Brighton SEO: How to make mobile design at the heart of your designs

13th May, 2015

BrightonSEO mobile1st

Part of a series of posts that bring home the best of Brighton SEO for anyone who couldn’t make it. Find out what you missed as we review the stand-out presentations so you can get the key takeaways.

First up is Vicke Cheung of Distilled who provided us with ten ways to place mobile first.

Mobile is a big deal

If this is news to you: where have you been?

The recent fall-out from Google’s so-called Mobilegeddon continues to reverberate through the web but the facts had already spoken for themselves without the need for the search giant’s oversized boots leaving a deeper impression.

The tipping point where mobile usage overtook desktop actually came last year, and it’s not just the number of users we are talking about but the time each user spends browsing on a mobile or using apps.

Search Engine Watch called this “the biggest shift since the internet began”.

So what are we doing about it?

Vicke’s presentation focussed on ten ways we can place mobile first in our designs. You can check out the ten (beautifully designed) slides here. We’re just going to deliver the key messages.

The problem with responsive design

“Mobile site needed? We’ve got you covered – we’ll design it responsively...”

The problem with responsive design is the way it is approached. How many times have we heard designers reassure clients that they will “nail” the desktop site and then “make it mobile”?

As a result all those non-transferrable processes that actually made the desktop design get stripped out and you are left with a poor mobile imitation.

Here’s how it should work.

Original Source: Slideshare, Vicke Cheung.

Start from what works on mobile. And only add to it if it truly enhances the user experience on desktop.

Space: the final frontier

Mobile design is not limiting: it simply forces us to do only what is needed.

Space on a mobile screen is limited. The solution is not to try and cram as much as you can in but to review what is truly necessary.

After all, this reduction process lies at the heart of all great design.

“The simplest way to achieve simplicity is through thoughtful reduction”
John Maeda

Your page designs need to focus just on the core elements: kiss goodbye to all else and “Keep It Simple Stupid”.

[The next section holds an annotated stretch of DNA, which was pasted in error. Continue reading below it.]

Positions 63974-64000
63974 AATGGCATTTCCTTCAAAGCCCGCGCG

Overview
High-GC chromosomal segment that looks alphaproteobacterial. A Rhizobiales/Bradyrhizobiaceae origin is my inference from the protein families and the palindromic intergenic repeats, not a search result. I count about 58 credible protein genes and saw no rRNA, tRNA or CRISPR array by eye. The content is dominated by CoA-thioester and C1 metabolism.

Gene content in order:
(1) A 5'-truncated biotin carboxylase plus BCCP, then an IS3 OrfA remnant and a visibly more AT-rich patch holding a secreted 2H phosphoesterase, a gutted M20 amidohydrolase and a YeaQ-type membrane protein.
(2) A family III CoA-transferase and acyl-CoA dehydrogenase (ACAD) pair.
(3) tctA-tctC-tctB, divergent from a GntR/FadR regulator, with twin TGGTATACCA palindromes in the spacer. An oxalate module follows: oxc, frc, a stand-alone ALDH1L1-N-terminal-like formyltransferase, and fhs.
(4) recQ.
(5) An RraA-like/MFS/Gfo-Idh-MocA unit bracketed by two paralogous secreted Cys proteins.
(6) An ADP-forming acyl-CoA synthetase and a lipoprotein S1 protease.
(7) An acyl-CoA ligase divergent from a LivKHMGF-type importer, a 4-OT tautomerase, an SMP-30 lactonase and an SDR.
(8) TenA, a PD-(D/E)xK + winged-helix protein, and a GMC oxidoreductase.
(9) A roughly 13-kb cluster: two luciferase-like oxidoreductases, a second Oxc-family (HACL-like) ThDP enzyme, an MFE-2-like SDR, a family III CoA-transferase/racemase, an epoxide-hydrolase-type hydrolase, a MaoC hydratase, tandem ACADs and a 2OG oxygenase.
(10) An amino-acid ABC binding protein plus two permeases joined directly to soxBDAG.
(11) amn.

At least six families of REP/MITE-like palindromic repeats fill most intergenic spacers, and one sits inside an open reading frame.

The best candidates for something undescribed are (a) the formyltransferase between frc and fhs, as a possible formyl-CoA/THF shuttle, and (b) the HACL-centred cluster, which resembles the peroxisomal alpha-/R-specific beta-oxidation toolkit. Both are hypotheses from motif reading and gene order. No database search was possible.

(The good news is the user experience on your desktop site will also benefit as a result).

You are not in control...

This is the hardest lesson for any designer to learn.

Designing for different browsers and different devices means that your designs must be measured and will render differently.

It is impossible to try and force your designs to render exactly as you want them in different viewing environments. It is possible to create designs with flexibility so they work – not always in exactly the same way – across all browsers.

You are not in control…but you are able to design flexibly.

...Except of testing

Poor old Icarus.

He’d tested his wings out on paper but, as he fell towards the earth, how he wished he’d tested his ideas out in a real environment.

Now spare a thought for the web designer.

They’ve tested their site out on Google Chrome for its responsive display elements (you can find a step-by-step explanation of how you do this on Vicke’s slide deck) and sit comfortably back in their chair with a satisfied smile.

The problem is they haven’t actually tested their web pages on all the devices that will be used to access it. The design may have looked great on iPhone etc. but with so many devices out there designers just can’t afford to rest too quickly.

Just look at that black line at the bottom of the design as it merges into the Android phone’s frame…

Original Source: Slideshare, Vicke Cheung.

Another design falls short of the mark.

Mobile first

The challenge of mobile first design is really the challenge of accepting that our designs must work however our websites are accessed.

It is about our ability to work flexibly and adaptively.

And with the Internet of things looming ever closer on the horizon it will soon not just be mobiles that we need to design flexibly for.

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